Treating Headaches and Migraines in MS

How Treatment Can Vary in People with Multiple Sclerosis

A migraine with aura.
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Headaches can happen to anyone, but some studies have suggested that people with multiple sclerosis (MS) are twice as likely to have headaches or migraines than the general population. Some research has even suggested that the severity of headaches may be amplified as a result of MS, wherein damage to certain nerve cells can make a bad situation even worse.

Causes of Headache and Migraines

In most cases, the treatment of headache for people with MS is the same as it would be for anyone else.

The one exception may be the types of drugs used to treat MS, some of which are associated with headache.

For example, steroids used to treat MS relapses can sometimes cause elevated blood sugar which, in turn, can trigger headaches and other diabetic symptoms. Similarly, some of the disease-modifying medications used to treat MS may result in flu-like symptoms, including headaches.

Types of Headaches and Migraines

In order to effectively treat a headache, a doctor will first need to determine which type is it. By definition, a headache is the symptom of pain occurring anywhere in the region of the head or neck. It may be experienced in a number of different ways:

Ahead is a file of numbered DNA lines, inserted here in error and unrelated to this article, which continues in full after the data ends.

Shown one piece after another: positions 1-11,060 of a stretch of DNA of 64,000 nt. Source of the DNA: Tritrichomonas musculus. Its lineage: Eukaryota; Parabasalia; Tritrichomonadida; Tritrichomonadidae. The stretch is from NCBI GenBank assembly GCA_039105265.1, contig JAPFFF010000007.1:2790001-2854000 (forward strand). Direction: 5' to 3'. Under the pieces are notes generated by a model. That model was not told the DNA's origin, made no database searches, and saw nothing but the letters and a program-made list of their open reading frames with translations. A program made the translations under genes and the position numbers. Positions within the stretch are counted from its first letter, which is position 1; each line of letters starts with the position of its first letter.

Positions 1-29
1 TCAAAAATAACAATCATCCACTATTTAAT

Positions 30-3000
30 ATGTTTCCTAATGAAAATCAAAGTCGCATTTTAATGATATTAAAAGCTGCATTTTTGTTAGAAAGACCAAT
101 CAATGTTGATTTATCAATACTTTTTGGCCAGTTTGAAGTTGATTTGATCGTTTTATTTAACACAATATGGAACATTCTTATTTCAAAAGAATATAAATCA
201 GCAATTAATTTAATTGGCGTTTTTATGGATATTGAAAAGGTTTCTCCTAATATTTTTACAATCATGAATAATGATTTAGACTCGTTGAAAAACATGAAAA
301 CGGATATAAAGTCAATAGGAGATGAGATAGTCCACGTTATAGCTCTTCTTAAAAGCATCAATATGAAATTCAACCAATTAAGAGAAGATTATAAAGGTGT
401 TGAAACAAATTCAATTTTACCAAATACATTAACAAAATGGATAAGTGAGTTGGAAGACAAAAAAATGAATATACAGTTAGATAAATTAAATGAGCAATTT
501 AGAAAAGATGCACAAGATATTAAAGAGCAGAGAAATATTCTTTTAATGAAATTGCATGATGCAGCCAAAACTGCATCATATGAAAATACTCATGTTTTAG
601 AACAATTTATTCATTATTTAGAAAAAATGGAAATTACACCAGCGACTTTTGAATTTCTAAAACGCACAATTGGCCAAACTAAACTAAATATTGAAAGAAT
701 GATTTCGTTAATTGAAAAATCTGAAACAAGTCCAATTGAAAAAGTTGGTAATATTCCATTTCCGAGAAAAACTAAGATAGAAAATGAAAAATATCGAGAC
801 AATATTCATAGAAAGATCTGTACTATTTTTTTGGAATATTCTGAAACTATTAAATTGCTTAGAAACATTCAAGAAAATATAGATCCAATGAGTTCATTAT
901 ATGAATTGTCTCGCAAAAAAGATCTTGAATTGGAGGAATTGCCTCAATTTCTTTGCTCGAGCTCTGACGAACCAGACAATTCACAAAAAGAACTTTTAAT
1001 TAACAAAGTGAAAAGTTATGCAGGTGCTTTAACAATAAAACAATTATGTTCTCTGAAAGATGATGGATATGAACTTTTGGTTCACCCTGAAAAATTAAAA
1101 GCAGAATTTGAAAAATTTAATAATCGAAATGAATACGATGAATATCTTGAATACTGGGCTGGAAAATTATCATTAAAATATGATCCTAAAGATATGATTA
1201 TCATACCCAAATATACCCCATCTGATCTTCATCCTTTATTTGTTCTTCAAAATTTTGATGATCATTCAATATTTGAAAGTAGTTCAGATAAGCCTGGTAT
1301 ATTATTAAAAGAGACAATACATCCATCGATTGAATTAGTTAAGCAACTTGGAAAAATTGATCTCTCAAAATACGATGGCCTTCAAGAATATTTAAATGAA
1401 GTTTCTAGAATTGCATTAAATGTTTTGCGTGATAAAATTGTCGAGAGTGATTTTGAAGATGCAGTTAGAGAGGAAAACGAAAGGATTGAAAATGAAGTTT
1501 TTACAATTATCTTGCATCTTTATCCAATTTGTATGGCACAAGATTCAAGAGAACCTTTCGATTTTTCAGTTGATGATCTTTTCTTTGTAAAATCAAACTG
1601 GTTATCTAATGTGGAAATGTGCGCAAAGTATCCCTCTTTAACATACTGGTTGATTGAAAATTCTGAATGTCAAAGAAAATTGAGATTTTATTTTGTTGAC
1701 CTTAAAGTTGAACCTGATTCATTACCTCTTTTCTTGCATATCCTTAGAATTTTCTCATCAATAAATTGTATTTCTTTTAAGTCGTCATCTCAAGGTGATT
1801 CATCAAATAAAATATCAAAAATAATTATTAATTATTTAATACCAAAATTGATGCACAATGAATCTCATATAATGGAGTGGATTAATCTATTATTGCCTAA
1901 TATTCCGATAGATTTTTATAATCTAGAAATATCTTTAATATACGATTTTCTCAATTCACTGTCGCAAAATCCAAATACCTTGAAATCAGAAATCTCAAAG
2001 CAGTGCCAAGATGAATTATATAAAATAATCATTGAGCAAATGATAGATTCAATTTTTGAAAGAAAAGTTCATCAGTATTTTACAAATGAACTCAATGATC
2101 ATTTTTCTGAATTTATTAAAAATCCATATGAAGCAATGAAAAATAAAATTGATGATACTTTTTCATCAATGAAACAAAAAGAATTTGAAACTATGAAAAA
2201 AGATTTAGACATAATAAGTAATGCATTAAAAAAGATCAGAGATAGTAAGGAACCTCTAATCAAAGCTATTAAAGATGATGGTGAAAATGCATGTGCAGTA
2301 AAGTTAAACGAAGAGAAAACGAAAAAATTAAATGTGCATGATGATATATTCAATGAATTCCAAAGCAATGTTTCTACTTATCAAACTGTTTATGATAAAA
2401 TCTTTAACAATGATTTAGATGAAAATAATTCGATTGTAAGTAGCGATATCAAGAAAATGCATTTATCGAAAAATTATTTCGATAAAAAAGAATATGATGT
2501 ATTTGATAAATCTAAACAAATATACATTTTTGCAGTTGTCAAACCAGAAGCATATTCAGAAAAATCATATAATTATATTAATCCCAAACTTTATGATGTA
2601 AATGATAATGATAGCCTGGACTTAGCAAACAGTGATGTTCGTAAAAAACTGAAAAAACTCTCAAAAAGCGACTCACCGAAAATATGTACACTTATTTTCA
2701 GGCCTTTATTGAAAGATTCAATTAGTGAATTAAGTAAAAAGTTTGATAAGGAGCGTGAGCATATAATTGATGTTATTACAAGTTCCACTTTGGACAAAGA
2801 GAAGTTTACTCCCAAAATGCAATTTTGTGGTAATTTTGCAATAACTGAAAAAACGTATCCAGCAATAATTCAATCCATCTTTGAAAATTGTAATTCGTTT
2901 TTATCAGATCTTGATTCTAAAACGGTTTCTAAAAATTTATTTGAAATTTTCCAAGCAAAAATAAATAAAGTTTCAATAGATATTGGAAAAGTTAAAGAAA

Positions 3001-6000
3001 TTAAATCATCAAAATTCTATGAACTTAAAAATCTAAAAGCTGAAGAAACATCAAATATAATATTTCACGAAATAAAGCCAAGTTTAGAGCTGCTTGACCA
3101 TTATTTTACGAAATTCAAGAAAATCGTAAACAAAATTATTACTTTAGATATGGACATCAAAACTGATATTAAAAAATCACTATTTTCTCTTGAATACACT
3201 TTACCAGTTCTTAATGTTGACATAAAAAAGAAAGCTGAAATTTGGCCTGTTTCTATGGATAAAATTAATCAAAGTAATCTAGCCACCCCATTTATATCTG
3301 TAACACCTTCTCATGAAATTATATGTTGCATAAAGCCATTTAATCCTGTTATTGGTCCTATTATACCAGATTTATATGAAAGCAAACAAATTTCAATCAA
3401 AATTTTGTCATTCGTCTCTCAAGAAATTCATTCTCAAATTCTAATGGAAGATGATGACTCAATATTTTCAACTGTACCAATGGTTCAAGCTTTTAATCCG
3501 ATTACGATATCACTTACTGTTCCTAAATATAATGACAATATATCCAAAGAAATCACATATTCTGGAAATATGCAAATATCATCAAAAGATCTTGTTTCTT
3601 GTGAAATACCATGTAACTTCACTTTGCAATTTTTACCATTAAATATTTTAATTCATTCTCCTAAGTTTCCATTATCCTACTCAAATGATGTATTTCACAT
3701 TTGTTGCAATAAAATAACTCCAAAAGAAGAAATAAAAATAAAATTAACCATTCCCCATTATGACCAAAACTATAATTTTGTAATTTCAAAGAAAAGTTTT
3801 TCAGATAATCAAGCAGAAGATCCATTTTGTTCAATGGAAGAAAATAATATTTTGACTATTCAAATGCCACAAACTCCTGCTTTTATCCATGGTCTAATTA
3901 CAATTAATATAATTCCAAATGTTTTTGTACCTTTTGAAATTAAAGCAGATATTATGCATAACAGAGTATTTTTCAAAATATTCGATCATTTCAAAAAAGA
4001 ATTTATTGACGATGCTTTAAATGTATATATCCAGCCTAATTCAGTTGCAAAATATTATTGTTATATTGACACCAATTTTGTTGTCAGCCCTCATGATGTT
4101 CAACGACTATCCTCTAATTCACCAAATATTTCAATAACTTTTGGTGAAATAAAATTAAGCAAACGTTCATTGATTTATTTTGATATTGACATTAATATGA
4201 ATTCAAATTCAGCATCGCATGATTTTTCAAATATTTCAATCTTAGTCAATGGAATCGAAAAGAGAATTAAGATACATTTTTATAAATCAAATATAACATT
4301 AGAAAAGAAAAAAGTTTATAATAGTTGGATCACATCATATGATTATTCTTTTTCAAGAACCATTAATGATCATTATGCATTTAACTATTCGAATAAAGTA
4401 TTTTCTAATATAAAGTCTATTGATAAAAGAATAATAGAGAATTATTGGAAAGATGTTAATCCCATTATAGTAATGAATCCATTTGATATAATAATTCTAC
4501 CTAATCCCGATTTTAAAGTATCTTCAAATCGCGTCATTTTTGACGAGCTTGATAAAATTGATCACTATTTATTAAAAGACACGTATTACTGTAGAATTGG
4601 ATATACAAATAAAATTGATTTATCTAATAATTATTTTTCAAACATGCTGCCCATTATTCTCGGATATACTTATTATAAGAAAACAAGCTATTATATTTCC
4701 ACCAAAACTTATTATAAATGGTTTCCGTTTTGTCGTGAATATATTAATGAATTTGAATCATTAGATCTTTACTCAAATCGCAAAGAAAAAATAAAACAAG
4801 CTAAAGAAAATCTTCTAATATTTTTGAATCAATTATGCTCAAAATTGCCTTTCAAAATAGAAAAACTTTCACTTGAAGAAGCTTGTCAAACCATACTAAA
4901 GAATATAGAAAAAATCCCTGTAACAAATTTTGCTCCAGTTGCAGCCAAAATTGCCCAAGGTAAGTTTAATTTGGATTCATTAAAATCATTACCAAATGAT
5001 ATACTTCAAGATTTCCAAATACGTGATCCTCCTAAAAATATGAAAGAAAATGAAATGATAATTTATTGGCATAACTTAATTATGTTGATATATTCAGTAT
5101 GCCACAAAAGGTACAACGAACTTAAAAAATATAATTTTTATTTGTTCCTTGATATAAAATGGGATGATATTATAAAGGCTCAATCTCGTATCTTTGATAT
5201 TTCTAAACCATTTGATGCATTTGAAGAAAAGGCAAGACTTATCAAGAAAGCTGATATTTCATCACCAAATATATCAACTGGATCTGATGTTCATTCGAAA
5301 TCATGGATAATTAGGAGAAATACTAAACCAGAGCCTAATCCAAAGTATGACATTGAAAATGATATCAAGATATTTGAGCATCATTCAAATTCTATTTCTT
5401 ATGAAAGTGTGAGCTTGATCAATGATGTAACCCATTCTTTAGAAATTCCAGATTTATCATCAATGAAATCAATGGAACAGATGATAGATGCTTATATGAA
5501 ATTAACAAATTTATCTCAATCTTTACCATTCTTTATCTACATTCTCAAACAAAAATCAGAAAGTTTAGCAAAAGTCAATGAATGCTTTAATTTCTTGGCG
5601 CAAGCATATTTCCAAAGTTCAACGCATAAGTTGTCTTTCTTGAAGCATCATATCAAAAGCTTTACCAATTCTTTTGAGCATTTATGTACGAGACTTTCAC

• Migraines are pulsating, typically one-sided headaches lasting from four to 72 hours.
  • Tension headaches are described as a continual nagging and pressing pain.
  • Cluster headaches are much rarer and are described as a sharp pain on one side of the head that can come and go, often associated with eye pain.

    Treatment Options

    Doctors will treat headaches based on the cause. If the headache is the result of a drug side effect, the doctor may be able to substitute the offending drug or change the dosage. At other times, pain-killers may be prescribed to help alleviate the symptoms.

    Among some the more commonly prescribed options:

    • Nonsteroidal anti-inflammatory drugs (NSAIDs), such as Aleve (naproxen) and Advil or Motrin (ibuprofen), are usually the first-line defense is treating tension headaches and migraines.
    • Antidepressants, used to treat symptoms of depression common in people with MS, may also help treat migraines. Since both depression and migraines are linked to low serotonin levels, restoration of those levels may improve both symptoms over time. Options include:
      • Effexor (venlafaxine), a serotonin norepinephrine reuptake inhibitor (SNRI)
      • Selective serotonin reuptake inhibitors (SSRIs) are less effective in treating migraines but may be prescribed if the doctor believes the pain is stemming from the person's depression.
    • Triptans are class of drugs used specifically to treat migraines and cluster headaches. They bind to serotonin receptors in the brain, blocking certain pain pathways and narrowing blood vessels.
    • While high-dose steroids can cause headaches in some, the same drugs can be effective in treating headaches related to MS relapse. If headaches are associated with optic neuritis or induced by an MS lesion, a course of Solu-Medrol can often help alleviate chronic or acute headache pain.

    Source:

    Tabby, D.; Hassan Majeed, M.; Youngman, B. et al. "Headache in Multiple Sclerosis: Features and Implications for Disease Management." Int J of MS Care. 2013; 15(2):73-80.

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